Painting Florida Red

Florida is a swing state with an abundance of delegates -- twenty-nine, to be exact.  Its importance is reflected in its size, the fact that many of the state officials are Republicans, and the fact that it has a very diverse population.  As former Governor Jeb Bush told American Thinker, "You cannot typecast a Floridian."  Two prominent Republican representatives from Florida were interviewed by American Thinker: Congresswoman Ileana Ros-Lehtinen and Congressman Tom Rooney.

The congresswoman's district includes Little Havana, Miami Beach, Key Biscayne, and Key West.  Congressman Rooney's district includes Charlotte and Lee, where much of the district makes up the middle part of Florida.  Together they represent a large portion of the state.  Both told American Thinker that the important issue to Floridians is the economy since the unemployment rate is approximately 10%.  Congressman Rooney noted, "In parts of my district, unemployment is much higher, and people are struggling to make ends meet."  The congresswoman agrees and adds that among the minority communities she represents, the rate is much higher.

She describes how the downturn is affecting the construction business.  The housing markets with the subprime mortgages have given her district "a direct hit.  Every time I meet with people, they are talking to me about the economy, the economy, and the economy.  That is the number-one, number-two, and number-three issue.  Nothing else even comes close.  I keep asking them are they better off now than they were four years ago.  I tell them to look at their personal income, and the economic opportunities for their children who have just graduated college.  They are very worried.  There is a lot of anxiety, and no one is feeling good.  Mitt Romney has a great opportunity to pick up these votes because Obama's economy is such a failure."   

Congressman Rooney's constituents are also very worried about the national debt and how this will affect their children.  They support the tough decisions that must be made. including cutting spending and reforming programs like Social Security and Medicare.  Rooney sees Medicare as "a winning issue for us, and I believe that seniors in Florida will overwhelmingly support Governor Romney."

Since many of the congresswoman's constituents are seniors, how does the Republican plan play with them?  She commented, "What we are now seeing is that the older folks do not buy into the same song and dance.  We now have a sophisticated and knowledgeable electorate who are very wise.  They understand that the system will be insolvent and that the gradual reforms prepared by the Republicans will actually save Medicare and will make sure it is around for the next generation.  The Democratic message is not successful.  Paul Ryan's mom lives part-time up the road in Broward County, and she is just as affected as anyone.  The clichés of the Democrats are not true, and they are trite."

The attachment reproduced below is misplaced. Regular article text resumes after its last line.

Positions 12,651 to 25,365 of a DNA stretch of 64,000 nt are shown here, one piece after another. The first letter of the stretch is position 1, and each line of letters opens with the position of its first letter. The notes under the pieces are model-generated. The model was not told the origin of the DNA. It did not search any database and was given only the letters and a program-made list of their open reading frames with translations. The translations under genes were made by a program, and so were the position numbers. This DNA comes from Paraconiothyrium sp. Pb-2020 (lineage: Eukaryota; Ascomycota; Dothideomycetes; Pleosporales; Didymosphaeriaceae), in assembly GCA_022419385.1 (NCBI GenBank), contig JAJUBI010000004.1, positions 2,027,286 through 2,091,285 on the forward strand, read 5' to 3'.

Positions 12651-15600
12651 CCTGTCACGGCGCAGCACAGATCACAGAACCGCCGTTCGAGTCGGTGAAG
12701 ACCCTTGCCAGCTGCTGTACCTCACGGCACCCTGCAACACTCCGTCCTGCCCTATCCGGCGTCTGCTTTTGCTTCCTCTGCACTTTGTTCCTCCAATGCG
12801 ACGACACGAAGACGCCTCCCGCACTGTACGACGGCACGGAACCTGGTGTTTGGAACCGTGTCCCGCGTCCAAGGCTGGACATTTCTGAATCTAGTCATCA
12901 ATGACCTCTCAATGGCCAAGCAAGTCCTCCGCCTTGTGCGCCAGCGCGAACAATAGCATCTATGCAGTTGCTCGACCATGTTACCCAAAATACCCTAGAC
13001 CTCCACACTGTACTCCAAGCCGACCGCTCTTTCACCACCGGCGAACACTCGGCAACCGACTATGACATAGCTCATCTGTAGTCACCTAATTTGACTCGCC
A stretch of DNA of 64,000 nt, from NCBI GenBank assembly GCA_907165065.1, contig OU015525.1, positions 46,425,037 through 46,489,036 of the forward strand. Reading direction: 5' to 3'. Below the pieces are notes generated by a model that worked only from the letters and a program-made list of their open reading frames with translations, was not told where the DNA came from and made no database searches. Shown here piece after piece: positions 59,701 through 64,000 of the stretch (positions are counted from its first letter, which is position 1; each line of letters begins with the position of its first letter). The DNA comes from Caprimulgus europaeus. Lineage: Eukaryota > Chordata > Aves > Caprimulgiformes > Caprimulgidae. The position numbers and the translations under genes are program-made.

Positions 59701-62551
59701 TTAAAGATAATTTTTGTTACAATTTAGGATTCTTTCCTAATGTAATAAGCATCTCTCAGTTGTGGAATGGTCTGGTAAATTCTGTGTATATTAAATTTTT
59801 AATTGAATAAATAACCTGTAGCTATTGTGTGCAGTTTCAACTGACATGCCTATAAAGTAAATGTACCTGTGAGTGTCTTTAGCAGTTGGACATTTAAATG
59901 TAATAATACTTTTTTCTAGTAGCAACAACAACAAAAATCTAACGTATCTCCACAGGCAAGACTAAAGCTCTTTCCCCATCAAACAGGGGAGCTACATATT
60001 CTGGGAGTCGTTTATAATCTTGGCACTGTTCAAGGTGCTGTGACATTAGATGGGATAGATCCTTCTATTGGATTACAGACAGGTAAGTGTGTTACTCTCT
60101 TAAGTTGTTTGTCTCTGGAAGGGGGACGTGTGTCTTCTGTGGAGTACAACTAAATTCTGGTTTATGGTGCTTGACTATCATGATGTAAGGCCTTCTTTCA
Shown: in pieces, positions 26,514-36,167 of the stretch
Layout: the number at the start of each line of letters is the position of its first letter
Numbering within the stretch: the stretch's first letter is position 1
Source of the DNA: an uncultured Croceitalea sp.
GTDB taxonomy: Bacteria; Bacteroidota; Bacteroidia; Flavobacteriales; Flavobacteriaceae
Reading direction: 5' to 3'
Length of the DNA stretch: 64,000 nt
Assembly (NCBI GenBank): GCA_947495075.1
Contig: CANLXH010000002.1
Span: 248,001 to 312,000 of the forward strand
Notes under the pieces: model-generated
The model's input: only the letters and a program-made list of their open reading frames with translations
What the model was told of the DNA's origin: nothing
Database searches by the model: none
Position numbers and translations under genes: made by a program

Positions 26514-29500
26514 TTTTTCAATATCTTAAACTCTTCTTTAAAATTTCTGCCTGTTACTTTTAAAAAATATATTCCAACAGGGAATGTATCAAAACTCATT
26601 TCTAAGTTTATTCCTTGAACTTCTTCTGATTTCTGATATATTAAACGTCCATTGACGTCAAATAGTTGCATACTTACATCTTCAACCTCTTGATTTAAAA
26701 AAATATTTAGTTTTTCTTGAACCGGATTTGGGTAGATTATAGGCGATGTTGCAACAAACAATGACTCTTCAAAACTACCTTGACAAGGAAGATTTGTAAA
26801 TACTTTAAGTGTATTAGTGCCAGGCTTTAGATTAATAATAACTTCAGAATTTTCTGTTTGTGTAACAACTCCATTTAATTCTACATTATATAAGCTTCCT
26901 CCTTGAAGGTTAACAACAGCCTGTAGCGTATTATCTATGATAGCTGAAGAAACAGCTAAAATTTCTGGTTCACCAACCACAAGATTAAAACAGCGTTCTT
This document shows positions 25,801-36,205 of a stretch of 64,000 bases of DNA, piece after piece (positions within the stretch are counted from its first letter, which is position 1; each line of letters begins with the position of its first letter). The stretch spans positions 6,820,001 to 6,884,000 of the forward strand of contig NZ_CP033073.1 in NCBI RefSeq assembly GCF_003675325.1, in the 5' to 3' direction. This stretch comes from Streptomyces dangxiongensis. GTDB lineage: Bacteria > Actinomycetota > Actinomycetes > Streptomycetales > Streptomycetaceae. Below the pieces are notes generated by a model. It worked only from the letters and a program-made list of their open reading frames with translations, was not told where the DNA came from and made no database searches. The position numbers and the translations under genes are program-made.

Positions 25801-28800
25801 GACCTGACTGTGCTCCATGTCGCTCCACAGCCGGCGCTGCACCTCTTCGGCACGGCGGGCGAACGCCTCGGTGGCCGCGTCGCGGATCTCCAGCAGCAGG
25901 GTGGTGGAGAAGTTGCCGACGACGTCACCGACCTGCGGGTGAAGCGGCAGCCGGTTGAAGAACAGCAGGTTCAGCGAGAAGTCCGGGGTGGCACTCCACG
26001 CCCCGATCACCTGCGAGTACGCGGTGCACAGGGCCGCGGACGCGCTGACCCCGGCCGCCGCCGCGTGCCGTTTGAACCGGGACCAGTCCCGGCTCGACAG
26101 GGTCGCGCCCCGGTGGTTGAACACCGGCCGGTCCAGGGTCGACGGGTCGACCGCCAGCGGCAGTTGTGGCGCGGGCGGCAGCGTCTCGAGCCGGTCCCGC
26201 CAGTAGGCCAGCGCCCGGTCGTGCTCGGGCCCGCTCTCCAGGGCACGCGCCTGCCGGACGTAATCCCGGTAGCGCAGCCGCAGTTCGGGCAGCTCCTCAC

If both representatives could take a camera around their districts, where would they go?  The congressman sees the need to emphasize the small business owners, since they are the ones who will create about 70% of the new jobs.  He would have them talk about "how they've been hit especially hard by the failures of the last four years.  I'd ask them to explain to the president how his tax hike proposals would hurt them, and how his threats to raise their taxes have already created enough uncertainty that they've put off plans to grow or hire new workers.  I'd talk to them about the policies they'd like to see from Washington and what we can do to help them."

The congresswoman would direct the camera to the retirement communities in her district as well as the Hispanic communities.  She wants her constituents to be asked "what they think of their Medicare funds being taken away in order to pay for Obamacare.  In the Hispanic neighborhoods, the question that should be posed: what do you think about the high drop-out rate among high school students, and do you consider yourselves being taken for granted since the Democrats no longer try to get your vote?"

What these representatives tell their constituents is that they understand their desire for Congress to implement a jobs program.  However, Congressman Rooney emphasizes, "the House has passed dozens of jobs bills that are collecting dust on Harry Reid's desk.  The Senate hasn't passed a budget in three years, even though they are required by law to do so.  In the House we need to pass a farm bill that cuts spending and makes some critical reforms to our agriculture programs."

They are both optimistic that come November, people will see that Florida has turned into a red state.  They cite the fact that their constituents see Romney as a positive alternative to the failed policies of President Obama.